Updated 15 Nov 2011 at 1.14 pm
Received from Ahmad:
On Saturday night I went to the Otago Daily Times “Big Night In” – a “free community concert” hosted by the Otago Daily Times as part of their 150th anniversary celebrations. Like many who attended I enjoyed much of the night. Of course when you haven’t paid anything you can’t really complain, but that’s exactly where this story begins.
Promoted for months by the Otago Daily Times as their big birthday bash, entry to this “free community concert” was by way of gold coin donation to charity. All good. That is until you look at which charities the money went to.
On Friday 26 August the ODT said that “the concert is free, but ticketed, with gold-coin donations being collected for the KidsCan charitable trust”. On Saturday 1 October the ODT said “entry is by free ticket only. Gold-coin donations will be accepted at the gate for the KidsCan charitable trust and Lions club”. Subsequently, the information being provided stated that “the gold coin donation will go to three areas: 50% KidsCan, 10% Dunedin North Lions Club, 40% Big Night In Charities Ltd”. And finally the admission from the ODT that has me most concerned on Saturday 5 November and repeated on Saturday 12 November that “entry is free, with gold coin donations collected at the gate. The KidsCan child cancer fund will get 50% of money collected, Dunedin Lions service clubs will get 10%, and 40% will go to Big Night In Charities Limited, a not-for-profit company, to help offset the cost of the concert.”
Why on earth should those attending a “free community concert” hosted by the ODT as part of their birthday celebrations be helping to “offset the cost of the concert”. With sponsors including Deloitte (associate sponsor) and the Dunedin City Council (partner and contributor of $70,000 of ratepayers’ money towards this event), surely one should be able to assume that the full costs would have been met by those promoting this “free community concert”?
And who exactly are “The Big Night In Charities Limited” anyway? They are a registered company with the two Directors listed as Doug Kamo (the Artistic Director/Producer of ODT’s Big Night In), and Stuart Walker (Musical Director of Big Night In). James Smith (ODT Circulation Manager) says it is a “not-for-profit company”, and that “money allocated to BNICL is used to help offset costs of the free community concert” (direct quote).
Now I fully appreciate that not every dollar I donate to any chosen charity will actually reach those in need due to running costs of the organisation. However in this case I do not believe the ODT have been completely up front about the funding for this event.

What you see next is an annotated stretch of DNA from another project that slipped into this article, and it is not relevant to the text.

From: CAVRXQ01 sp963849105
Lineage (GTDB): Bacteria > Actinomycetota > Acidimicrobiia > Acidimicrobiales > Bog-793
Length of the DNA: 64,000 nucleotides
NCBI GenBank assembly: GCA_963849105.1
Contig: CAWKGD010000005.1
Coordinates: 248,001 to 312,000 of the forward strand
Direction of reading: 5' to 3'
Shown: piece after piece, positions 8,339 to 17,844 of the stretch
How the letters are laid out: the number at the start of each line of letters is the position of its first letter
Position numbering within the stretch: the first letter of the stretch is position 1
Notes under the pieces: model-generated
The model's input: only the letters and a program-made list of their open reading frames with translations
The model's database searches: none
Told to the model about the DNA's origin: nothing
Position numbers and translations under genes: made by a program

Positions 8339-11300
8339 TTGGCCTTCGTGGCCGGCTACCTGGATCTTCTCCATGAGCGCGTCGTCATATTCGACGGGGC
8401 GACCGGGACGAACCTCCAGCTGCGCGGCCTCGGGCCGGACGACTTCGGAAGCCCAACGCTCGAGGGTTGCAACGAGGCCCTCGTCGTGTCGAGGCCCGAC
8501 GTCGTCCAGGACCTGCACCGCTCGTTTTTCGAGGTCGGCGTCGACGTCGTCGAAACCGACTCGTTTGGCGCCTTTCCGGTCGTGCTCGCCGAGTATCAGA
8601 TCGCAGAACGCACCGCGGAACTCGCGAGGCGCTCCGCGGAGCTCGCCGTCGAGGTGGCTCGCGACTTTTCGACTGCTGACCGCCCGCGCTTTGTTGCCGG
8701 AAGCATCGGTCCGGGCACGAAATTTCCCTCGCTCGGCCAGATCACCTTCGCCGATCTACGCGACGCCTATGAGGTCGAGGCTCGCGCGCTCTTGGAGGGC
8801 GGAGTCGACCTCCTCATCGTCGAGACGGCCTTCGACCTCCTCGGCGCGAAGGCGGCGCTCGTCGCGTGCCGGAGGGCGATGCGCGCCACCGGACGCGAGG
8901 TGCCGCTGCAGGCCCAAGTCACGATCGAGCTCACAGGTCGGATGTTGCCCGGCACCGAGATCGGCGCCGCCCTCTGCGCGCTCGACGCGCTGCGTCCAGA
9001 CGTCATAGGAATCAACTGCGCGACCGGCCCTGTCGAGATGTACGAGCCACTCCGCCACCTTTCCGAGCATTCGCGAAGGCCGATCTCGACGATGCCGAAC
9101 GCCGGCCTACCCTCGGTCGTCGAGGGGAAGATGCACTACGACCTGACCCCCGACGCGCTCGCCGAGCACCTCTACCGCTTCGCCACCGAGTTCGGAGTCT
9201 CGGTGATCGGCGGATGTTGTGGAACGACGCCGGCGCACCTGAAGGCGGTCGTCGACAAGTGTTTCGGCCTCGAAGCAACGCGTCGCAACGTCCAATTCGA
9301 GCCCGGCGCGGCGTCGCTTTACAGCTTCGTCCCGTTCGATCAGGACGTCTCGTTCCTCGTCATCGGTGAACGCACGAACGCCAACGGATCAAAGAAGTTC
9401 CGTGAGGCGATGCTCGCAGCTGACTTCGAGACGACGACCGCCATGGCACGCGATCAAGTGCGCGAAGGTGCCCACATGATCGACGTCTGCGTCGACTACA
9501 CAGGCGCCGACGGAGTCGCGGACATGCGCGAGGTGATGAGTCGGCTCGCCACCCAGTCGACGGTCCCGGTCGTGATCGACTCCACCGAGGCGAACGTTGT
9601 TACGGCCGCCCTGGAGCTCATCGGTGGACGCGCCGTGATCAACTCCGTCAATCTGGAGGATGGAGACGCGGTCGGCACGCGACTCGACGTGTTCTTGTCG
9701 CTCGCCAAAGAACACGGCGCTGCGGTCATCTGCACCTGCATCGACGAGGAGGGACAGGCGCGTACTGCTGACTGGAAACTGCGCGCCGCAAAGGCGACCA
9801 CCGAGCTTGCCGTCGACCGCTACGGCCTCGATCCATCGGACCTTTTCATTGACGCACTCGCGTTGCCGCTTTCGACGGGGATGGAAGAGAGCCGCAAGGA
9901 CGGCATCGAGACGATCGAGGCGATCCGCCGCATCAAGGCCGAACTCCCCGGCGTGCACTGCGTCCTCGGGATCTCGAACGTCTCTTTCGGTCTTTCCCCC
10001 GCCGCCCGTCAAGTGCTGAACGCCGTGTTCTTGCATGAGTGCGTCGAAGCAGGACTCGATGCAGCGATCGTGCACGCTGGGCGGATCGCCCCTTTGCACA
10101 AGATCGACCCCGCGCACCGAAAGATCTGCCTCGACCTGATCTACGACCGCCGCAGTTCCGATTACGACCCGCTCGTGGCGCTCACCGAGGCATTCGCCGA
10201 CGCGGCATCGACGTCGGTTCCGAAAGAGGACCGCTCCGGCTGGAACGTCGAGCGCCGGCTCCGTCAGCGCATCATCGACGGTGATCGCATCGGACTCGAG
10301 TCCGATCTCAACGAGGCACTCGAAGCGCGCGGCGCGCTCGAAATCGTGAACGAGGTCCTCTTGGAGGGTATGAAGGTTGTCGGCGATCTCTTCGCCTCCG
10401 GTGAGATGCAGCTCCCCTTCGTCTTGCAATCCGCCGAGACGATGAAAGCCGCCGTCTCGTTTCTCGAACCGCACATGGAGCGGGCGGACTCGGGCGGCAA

Despite what the ODT had been publicising for months, the concert was not actually free. It was low cost, certainly, but not free, given that part of my entry donation was to offset the concert costs. I (like everyone else) believed that I was attending a concert paid for by the Otago Daily Times and other sponsors, and making a genuine donation to charity as part of the condition of entry. Is giving money to a not-for-profit company to stage the concert a true “donation to charity”? I believe most would consider it not to be.
I believe that the Otago Daily Times owes its readership an explanation about the true nature of funding for this event. I feel deceived by the marketing of this concert and I know of others who feel similarly. I have spoken to representatives from The Southern Trust and Otago Community Trust to pass on my concerns and they seemed genuinely surprised by these revelations. Both appeared to believe they were contributing to a local organisation – which technically they were because Big Night In Charities Ltd is registered to a Dunedin address.
The Otago Daily Times should also, in my opinion, reveal to the people of Otago where the money donated to KidsCan will be spent. On Saturday night the $12,000 cheque was presented to a KidsCan representive who the MC announced was from Auckland. Will the money be spent in our region? And if not – why not? Why would the newspaper serving the Otago region for 150 years use grants from local charities (The Southern Trust, Otago Community Trust, and Bendigo Valley Foundation) to hold a big birthday party only to raise funds for a charity to spend outside of the region? Surely it would be fitting for such funds to be spent in the region that the ODT serves?
I don’t mean to be a 150th anniversary party pooper but these questions do need to be addressed. I have no competing interests to declare and am simply a proud Otago resident and long time reader of the ODT.
Posted by Elizabeth Kerr